As Spotify and Apple are indeed the two giants of the music streaming industry, some sort of catfight was bound to happen. But the issue in question is far more complex than being number one among music streaming services. Dive into the rabbit hole of Spotify vs. Apple and follow the progression of the conflict over the past few years and through different continents.
1. A Monopoly of Apples
A little bit of background info: Spotify wasn’t the first to complain against Apple. In 2011, Robert Pepper and other iPhone users filed an antitrust lawsuit in California federal court against Apple for its monopolistic practices: iOS apps can only be purchased through the App Store, and Apple charges as much as 30% of these in-app subscriptions. In China, 28 app developers also filed a complaint against Apple to antitrust regulators.
2. Spotify Takes a Stand
In March 2019, Spotify finally filed a formal complaint against Apple’s monopolistic practices to the European Commission. Apple’s excessive cut on in-app subscriptions forms the core of their complaint: while this tax does not apply on a non-apple device, Spotify asserts that Apple is being all the more unfair by applying this tax on all purchases of its payment system (e.g. upgrading to Spotify Premium), even if Apple already has its own streaming service. Spotify founder and CEO Daniel Ek also add that the rules of the App Store “purposely limit choice and stifle innovation at the expense of the user experience”, so that third-party app developers are not allowed to communicate with their customers. Spotify claims that the App Store intentionally prevents them from integrating certain features in order to retain its advantage: by Apple’s rules, for example, Spotify is prohibited from utilizing the features of the Apple Watch.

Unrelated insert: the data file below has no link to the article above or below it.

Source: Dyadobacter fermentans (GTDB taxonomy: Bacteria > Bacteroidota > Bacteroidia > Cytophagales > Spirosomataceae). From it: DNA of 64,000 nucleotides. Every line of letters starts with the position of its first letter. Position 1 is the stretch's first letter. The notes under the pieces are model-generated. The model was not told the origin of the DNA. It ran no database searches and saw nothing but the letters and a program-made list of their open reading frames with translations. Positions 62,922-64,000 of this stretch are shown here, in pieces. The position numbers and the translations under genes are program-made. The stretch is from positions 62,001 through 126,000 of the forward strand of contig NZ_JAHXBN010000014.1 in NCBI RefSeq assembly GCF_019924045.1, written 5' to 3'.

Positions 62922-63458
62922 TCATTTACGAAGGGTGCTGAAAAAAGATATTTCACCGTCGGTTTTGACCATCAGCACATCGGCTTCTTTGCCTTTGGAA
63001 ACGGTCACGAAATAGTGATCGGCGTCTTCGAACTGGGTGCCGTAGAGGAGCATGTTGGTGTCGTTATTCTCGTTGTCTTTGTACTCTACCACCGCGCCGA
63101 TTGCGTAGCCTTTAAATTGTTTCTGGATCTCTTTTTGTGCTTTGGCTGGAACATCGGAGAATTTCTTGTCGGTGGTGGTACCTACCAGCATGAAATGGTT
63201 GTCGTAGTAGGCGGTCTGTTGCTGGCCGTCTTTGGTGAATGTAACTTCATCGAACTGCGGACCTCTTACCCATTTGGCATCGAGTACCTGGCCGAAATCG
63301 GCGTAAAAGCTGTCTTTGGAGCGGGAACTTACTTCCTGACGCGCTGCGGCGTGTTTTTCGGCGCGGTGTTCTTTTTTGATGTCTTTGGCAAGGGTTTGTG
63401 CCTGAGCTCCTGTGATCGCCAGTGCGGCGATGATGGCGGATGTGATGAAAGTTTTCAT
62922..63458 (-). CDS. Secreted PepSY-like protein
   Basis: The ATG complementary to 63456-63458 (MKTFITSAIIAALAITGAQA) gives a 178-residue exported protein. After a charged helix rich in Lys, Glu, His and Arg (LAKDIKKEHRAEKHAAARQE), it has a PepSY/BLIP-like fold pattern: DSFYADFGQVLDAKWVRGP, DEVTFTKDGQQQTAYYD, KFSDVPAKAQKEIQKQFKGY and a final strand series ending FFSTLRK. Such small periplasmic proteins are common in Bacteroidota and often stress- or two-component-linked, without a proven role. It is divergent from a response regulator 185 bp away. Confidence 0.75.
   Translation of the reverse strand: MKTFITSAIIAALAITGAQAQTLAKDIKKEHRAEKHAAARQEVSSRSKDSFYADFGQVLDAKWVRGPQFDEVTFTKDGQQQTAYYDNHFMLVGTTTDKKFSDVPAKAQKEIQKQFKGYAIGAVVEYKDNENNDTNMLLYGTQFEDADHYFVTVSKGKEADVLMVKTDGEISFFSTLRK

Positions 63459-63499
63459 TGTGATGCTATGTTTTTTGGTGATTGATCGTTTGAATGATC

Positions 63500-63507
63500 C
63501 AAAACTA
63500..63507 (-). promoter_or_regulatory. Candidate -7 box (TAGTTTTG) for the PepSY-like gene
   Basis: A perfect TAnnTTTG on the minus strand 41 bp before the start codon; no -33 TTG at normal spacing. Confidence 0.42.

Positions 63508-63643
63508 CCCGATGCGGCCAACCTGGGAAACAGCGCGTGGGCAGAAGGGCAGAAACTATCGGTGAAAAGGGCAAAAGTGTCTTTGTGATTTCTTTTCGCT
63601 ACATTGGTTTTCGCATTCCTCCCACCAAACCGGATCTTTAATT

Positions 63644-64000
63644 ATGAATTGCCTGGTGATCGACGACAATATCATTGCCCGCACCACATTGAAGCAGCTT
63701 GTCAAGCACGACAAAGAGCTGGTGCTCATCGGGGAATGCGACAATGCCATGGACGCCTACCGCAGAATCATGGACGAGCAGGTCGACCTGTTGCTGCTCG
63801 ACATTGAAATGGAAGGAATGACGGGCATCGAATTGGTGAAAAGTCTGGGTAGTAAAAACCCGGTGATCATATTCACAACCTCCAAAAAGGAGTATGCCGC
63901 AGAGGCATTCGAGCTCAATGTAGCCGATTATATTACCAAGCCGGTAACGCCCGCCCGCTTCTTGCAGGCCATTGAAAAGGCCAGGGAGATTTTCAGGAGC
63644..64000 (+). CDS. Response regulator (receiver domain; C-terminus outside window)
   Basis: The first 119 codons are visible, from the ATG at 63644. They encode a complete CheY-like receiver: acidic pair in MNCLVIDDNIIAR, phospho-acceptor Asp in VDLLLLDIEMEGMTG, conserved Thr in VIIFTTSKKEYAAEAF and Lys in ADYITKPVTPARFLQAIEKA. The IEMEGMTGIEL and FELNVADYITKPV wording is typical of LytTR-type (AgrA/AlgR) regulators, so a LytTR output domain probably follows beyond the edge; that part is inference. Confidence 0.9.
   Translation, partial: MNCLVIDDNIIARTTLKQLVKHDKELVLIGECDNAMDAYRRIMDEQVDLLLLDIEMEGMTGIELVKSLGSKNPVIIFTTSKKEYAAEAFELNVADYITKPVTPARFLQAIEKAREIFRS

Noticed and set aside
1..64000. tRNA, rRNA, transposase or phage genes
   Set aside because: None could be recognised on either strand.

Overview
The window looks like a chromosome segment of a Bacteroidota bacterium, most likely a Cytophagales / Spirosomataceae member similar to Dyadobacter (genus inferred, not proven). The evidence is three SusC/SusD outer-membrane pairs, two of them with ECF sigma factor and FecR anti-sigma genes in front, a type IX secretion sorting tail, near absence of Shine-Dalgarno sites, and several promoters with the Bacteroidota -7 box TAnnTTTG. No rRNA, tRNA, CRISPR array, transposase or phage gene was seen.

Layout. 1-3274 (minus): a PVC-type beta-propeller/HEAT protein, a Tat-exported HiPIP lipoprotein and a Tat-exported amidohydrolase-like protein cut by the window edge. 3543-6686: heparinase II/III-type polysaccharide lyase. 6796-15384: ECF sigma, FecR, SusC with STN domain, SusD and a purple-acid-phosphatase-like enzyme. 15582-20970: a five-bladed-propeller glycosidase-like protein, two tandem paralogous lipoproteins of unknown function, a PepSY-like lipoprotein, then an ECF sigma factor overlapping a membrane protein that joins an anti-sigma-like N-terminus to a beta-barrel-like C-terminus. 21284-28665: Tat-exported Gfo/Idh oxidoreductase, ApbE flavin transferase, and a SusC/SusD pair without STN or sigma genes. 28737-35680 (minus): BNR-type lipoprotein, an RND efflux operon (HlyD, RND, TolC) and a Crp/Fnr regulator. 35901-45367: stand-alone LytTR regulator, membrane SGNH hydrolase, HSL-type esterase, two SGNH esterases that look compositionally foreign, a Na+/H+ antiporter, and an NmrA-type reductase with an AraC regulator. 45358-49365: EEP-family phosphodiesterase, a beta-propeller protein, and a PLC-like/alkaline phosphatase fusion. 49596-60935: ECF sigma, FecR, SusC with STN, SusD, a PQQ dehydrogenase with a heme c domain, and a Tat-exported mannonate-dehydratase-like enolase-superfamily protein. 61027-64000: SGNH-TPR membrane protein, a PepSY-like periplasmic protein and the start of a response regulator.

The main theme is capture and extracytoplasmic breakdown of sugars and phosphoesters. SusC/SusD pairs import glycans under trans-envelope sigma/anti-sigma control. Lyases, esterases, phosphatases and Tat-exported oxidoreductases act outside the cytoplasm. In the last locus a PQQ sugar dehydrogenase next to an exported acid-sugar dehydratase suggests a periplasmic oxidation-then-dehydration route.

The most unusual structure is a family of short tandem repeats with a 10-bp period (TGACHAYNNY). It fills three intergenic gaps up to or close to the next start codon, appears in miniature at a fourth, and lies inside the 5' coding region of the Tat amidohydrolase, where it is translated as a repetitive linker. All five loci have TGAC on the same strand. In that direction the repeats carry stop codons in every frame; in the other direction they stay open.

But what does Spotify want anyway? Essentially, Spotify is moving to make Apple follow the same rules that Apple imposes on third-party apps, thereby destabilizing its position as an untouchable monopoly. Moreover, according to Ek, Spotify just wants to be free from the Apple tax, such as other apps like Uber is.
3. Apple’s Returns the Blow
In response, Apple points out the irony of Spotify’s rhetoric: they want to take all the benefits of a free app without compensating Apple at all for in-app subscriptions. Moreover, Spotify generates the majority of its revenue from advertising and mobile carrier partner deals, which Apple does not touch. In this way, Apple argues, the 30% tax they take on in-app subscriptions is really only a tiny portion of Spotify’s sales.
4. What’s Happening Now?
Most recently, European Competition Commissioner Margrethe Vestager has stated that the European Commission is currently conducting an investigation on the market while also waiting for Apple’s response to the allegations. Meanwhile, Apple has already announced the end of iTunes at the Apple Worldwide Developers Conference: iTunes which will be replaced by their developing subscription business in three apps which address music, television, and podcasts. Sound familiar?
Spotify, on the other hand, has announced in March that their app will already be pre-installed in Samsung devices in Southeast Asia. Additionally, Spotify is set to launch a social listening feature which enables customers to collaborate on playlists in real time, maintaining connections and listening to the same songs despite distance or time difference.
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